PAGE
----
Dr. Damian Asawalam is a soil scientist at the Michael Opkara University of Agriculture, Umudike. He once worked in Amucha. He agrees that deforestation is a major cause of the erosion. His words: “We have seen in the course of our work that this level of erosion is principally controlled by water. What has happened was that, in the past, we didn’t experience this because there was vegetation cover for a greater part of the area. There is a lot of deforestation taking place. The intensity with which people are cropping their farm increased and these activities removed the cover that is covering the soil. Now annually as rain falls and drops on this, they loosen the soil and with a result that a greater part of the soil are now exposed in many areas.”
According to the village chief, Eze Ofoegbu, the government headed by Alhaji Shehu Shagari constructed drains in 1983 but abandoned the project mid-way. The drainage helped a little but the heavy floods broke down most of the ditches and nothing has been done by subsequent governments, he notes, adding that the villagers had tried to stop the erosion themselves.
“They threw in bamboo trees, and carried out a clean-up so the water stops flooding our homes, yet it did not stop. When the flooding and the erosion increased, we planted an avalanche of trees, Indian bamboos and even cashew trees as well as oil bean trees were planted within the areas to help control the erosion.”
As a way out, Nnaemeka Ikegwuonu suggests that communities should adopt new farming techniques to adapt to the changes and ensure their livelihood is secure.
“One of the ways that small farmers and rural communities can use in controlling erosion is terrace farming. It is a form of agriculture whereby farmers can cultivate agricultural beds on sloppy areas. Farmers can make a bed of three to four feet in width and 10 to 30 feet in length. They can now start cultivating vegetables on this bed.
The second one is the cultivation of veteva grass. Veteva grass is a fast-growing grass like the elephant grass. It does a simple thing: it stabilises the soil. So when the rainfall run-off tries to wash off the top soil and makes it bare, the veteva grass holds the soil and helps in stabilising it.
The third one is the construction of simple waterways in sloppy areas and channeling it into an underground tank. This is called rain water harvesting. So the level of rainfall run off during the season, we can save the water and use it to dry season vegetable cultivation. These are the three ways farmers can use to control soil erosion at the first instance while they lobby for government attention to build bigger water channels.”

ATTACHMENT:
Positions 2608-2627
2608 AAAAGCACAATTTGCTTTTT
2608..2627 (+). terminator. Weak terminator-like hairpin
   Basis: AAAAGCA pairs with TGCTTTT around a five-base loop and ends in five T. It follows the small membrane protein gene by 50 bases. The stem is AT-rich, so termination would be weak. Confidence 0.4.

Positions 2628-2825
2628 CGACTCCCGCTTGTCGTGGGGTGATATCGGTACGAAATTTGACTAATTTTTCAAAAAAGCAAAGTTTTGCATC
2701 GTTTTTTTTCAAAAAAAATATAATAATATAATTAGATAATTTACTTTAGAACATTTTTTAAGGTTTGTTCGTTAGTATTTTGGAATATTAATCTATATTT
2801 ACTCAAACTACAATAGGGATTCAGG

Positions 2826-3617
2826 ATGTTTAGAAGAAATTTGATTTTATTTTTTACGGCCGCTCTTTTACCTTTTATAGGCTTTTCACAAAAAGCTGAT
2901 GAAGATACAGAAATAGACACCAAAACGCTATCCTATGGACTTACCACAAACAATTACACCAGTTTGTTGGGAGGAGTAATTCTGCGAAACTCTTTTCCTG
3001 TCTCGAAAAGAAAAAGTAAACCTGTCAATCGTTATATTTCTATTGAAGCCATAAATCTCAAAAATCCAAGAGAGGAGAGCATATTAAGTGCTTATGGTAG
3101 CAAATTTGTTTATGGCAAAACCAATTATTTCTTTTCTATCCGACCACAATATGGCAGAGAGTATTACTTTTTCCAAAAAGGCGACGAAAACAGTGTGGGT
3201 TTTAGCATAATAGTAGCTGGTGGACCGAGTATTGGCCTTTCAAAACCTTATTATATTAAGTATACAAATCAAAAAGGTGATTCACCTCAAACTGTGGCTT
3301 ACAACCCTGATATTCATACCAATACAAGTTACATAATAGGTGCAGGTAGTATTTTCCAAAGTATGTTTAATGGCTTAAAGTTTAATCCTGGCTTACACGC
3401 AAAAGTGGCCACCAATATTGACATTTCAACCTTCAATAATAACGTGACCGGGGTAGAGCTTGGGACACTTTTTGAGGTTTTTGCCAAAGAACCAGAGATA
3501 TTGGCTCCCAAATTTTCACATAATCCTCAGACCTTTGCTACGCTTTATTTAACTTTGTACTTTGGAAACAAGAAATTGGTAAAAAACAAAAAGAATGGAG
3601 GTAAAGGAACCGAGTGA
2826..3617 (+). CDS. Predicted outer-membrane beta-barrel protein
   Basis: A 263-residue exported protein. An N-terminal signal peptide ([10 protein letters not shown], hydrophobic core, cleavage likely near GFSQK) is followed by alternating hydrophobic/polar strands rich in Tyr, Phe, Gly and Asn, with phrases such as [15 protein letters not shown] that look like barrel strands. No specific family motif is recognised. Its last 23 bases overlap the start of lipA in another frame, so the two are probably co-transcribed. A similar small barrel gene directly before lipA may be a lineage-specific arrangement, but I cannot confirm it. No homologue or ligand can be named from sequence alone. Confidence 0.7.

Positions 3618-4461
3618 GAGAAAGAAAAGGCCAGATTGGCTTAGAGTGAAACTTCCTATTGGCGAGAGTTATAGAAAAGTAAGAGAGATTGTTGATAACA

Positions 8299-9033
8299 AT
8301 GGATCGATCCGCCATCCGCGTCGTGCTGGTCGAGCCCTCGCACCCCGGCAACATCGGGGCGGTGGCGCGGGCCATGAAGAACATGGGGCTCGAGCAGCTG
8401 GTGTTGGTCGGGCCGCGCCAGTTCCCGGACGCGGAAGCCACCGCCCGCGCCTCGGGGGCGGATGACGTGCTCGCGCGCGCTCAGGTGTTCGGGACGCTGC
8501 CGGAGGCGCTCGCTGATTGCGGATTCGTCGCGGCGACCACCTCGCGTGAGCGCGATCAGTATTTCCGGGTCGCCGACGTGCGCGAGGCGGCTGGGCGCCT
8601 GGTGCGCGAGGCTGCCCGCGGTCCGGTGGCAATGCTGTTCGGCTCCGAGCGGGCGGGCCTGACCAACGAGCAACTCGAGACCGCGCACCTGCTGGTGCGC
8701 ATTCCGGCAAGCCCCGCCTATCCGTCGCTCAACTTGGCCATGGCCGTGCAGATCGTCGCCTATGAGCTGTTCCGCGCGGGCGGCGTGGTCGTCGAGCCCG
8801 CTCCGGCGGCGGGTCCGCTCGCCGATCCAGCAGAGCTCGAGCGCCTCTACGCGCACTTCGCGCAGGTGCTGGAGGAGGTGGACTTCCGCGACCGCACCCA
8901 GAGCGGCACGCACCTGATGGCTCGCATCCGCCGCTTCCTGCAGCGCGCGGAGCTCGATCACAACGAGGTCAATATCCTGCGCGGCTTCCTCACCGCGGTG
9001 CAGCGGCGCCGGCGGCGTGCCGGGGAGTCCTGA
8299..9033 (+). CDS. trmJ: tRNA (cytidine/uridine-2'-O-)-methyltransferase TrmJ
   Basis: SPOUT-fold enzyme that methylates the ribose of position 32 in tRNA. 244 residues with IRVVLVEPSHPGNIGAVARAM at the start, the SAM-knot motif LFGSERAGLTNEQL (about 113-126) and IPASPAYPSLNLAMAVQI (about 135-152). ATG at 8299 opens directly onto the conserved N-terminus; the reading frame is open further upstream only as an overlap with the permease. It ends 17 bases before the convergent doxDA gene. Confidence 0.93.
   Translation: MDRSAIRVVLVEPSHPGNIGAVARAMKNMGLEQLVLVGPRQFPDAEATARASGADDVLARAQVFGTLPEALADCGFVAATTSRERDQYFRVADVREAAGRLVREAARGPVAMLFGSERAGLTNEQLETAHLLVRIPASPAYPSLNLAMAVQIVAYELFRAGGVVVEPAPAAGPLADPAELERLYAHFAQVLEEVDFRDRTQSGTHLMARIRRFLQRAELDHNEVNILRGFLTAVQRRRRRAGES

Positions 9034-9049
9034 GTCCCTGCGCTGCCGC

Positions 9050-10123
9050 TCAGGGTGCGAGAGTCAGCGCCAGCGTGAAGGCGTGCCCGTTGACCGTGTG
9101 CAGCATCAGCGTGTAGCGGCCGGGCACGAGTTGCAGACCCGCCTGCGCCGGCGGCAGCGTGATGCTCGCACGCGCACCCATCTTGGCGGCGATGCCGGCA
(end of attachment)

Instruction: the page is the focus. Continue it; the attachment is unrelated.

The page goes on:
These new farming methods may well prove a lifeline – as, there are people like Mary Nworji a mother of five, who has no choice but to stay in the land most affected by the erosion. She says the erosion took most of her farm land yet she stays in the house very close to a gully and almost getting swallowed up because she could afford a buy land and a build a new house.
“Before the erosion came, this used to our road, when everyone lived here. When it now started, others moved upland, we are among the few left. We cannot afford a land to build and move. We still live here. Lots of times, the flood entered our home, carried away our properties and destroyed things. I don’t have an alternative,” she discloses, close to tears.
The ecological challenges notwithstanding, the villagers are still very much into farming and every new home comes with drainage to create a path for the heavy floods. Ironically, they also have to cut trees to clear new areas to build when they relocate. The villagers expressed their fears further.
“Of course, I am afraid. If it gets closer, we relocate. If not, I will be grateful to God. This much is enough. If we have the wherewithal, if we have an alternative to leave this environment completely, it is better. We need government presence to stem it, to eradicate it completely. As it is now, government does not show presence again. So, I am not comfortable in this place at all. There is nothing I can do. But if I have a choice, all of us can move out of this place,” one of them prayed.
We hope that the Lord God, as well as the government, answers the Amucha Community dwellers’ prayers.